Reforms on track, but more needed
Hike in insurance FDI limit, changes in Land Acquisition Bill, sale of sick PSUs — these are steps in the right direction; Indian economy under threat more from global factors
LAST WEEK, Indian stockmarkets rallied sharply, thanks to the infusion of liquidity by the Bank of Japan through its huge stimulus programme.
Whether or not it succeeds in stimulating the economy, liquidity boosts asset prices, especially stock markets. This is because Japanese investors can borrow in yen at extremely low interest rates and invest in, say, Indian bourses.
So long as the yen depreciates faster than the rupee, and the yield on its investment is more than the cost of borrowing, it is a money pie.
At the other end of the world, a German bank has started charging its customers for retaining money. The German investor may decide to invest in India, where stocks may yield 3%, rather than pay his
IN ORDER TO KEEP THE STOCK MARKET RALLY GOING, THE GOVT HAS TO INSTITUTE REFORMS, WHICH IT HAS STARTED
banker. It is the cross border flow from such zero-interest rate policies that are fuelling the rally in the domestic markets.
The monetary intoxication was, however, quick to wear off as this week the markets ended flat. In order to keep the rally going, the government has to institute reforms, which it has begun.
Reforms also involve new legislation, such as the longawaited Goods & Services Tax (GST), introduction of which will boost the economy and streamline indirect tax collection. It is heartening that the Congress will support passage of this bill in the Rajya Sabha.
Also the insurance bill, which seeks to raise foreign investment limit to 49%, is to be tabled in the winter session along with the coal bill that will help in transparent auction of coal blocks.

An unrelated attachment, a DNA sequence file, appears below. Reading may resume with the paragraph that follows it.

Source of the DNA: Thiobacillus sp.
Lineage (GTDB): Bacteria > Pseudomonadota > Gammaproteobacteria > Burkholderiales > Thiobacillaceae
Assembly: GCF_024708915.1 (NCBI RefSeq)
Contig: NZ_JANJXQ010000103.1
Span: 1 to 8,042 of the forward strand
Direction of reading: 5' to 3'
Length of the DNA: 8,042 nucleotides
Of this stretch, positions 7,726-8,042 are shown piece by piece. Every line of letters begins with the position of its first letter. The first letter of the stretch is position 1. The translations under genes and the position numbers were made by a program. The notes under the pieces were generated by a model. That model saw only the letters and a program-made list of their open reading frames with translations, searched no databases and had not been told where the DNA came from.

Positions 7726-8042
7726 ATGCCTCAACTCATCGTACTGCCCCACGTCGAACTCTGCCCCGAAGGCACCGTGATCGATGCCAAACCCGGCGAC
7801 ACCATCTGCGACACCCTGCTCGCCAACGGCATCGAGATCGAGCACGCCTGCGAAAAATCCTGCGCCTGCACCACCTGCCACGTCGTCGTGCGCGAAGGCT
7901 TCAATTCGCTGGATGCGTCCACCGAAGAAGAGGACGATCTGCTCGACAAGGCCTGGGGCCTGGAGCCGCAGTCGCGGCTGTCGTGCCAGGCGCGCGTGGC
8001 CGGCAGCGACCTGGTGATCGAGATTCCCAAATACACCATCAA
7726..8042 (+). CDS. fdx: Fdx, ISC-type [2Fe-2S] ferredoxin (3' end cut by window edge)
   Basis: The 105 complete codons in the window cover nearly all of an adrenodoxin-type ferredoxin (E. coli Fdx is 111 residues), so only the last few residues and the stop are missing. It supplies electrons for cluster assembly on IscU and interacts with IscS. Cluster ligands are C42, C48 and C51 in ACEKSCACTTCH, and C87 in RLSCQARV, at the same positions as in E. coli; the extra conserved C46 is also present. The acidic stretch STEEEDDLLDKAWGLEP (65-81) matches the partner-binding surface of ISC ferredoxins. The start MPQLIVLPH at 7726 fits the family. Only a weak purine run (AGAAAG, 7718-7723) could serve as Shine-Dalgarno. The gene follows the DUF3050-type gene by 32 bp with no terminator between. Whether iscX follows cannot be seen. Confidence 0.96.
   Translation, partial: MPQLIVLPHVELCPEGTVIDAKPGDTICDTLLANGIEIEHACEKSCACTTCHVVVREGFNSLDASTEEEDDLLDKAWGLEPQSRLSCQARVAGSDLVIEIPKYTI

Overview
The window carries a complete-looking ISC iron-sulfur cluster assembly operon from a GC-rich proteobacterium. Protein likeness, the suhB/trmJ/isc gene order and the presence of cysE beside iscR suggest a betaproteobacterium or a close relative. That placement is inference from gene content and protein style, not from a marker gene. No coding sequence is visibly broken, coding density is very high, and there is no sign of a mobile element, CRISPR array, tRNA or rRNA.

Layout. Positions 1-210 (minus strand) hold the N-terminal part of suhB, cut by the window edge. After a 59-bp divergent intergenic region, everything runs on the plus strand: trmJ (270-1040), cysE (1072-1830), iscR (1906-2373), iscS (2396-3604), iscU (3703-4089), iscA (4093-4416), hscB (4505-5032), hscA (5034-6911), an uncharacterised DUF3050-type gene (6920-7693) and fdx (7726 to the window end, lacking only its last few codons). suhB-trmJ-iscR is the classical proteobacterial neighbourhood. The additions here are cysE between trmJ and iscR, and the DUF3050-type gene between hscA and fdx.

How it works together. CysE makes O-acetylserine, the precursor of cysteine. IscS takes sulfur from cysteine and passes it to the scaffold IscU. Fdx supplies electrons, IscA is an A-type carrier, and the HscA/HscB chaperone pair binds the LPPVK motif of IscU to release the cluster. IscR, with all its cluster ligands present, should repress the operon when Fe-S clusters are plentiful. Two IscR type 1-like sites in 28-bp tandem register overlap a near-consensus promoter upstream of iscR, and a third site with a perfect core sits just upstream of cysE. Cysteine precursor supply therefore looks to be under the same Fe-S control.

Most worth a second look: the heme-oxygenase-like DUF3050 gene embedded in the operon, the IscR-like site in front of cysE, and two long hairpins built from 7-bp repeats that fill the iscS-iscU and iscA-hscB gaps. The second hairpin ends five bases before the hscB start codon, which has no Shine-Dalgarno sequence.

However, the market is also expecting the European Central Bank (ECB) to do more quantitative easing, a hope that may not materialise. The hope that the Reserve Bank of India will ease interest rates in December will also see the same fate.
The telecom sector, which was once a poster boy for success-
THE GOVT IS NOW WILLING TO SELL SICK PSUs, A MOVE THAT IS LIKELY TO PROVIDE INVESTMENT OPPORTUNITIES
ful economic reforms, has gone into a tizzy due to the Supreme Court’s decision to henceforth auction all spectrum following the allocation imbroglio.
The next round of auction of scarce spectrum in the 900 MHz band will be brutal as the prices will be too high. Future availability of spectrum in the 2,100 MHz band is also uncertain. So, weaker players will have to sell out to those with deeper pockets.
The government is now will- ing to sell sick public sector undertakings. This could provide investment opportunities if it results in the transfer of ownership through a transparent process, and an improvement in productivity.
It also wants to alter the Land Acquisition Bill for public-private partnership projects, to make acquisition of land easier. This would be welcomed by the industry, for it would permit the stalled investment cycle to pick up. In some other reforms, the government plans to use the Aadhaar number to curb black money in real estate transactions. It also plans to introduce electronic toll collection, which will lead to transparent revenue collection.
The Indian markets, too, needs policy intervention as they are threatened by global and domestic factors.
Among domestic threats, the biggest one is the feeling of vulnerability among retail investors. Investor protection assumes more importance in light of scams such as those perpetrated by the National Stock Exchange Ltd.
On the global front, the malinvestment of funds because of the excess money generated by quantitative easing is one. A lot of this excess money has gone into risky, high yielding bonds. Martin Fridson, chief investment officer at Lehman Livian Fridson Advisors, expects a $1.6-trillion default in high-yield bonds. This is a big risk factor.